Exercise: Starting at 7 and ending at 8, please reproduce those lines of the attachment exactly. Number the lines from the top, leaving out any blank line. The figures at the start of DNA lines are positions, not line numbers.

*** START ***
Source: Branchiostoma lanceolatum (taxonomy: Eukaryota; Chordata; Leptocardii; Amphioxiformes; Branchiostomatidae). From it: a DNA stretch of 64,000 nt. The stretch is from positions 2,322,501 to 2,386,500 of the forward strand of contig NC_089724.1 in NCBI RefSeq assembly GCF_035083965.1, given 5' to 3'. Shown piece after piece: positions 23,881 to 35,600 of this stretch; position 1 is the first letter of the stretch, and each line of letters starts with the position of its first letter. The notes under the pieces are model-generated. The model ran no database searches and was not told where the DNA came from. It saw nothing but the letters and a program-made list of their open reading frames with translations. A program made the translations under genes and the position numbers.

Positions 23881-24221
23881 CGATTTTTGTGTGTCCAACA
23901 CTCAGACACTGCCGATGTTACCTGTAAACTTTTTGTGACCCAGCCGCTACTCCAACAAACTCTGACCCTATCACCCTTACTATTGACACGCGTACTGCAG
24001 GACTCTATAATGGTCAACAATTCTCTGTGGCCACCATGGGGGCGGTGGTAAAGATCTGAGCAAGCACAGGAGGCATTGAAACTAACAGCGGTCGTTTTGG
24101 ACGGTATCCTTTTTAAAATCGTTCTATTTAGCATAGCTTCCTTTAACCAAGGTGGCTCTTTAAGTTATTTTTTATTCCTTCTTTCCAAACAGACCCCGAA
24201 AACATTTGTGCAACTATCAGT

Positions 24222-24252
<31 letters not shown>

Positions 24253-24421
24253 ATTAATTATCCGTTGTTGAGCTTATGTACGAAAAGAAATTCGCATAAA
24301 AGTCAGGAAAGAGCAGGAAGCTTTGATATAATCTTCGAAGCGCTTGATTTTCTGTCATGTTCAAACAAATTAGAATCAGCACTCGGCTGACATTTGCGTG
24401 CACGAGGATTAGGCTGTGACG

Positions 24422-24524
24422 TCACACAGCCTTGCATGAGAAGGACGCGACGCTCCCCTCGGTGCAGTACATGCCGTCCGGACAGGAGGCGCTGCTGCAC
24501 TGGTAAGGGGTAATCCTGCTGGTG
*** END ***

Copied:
24201 AACATTTGTGCAACTATCAGT

Positions 24222-24252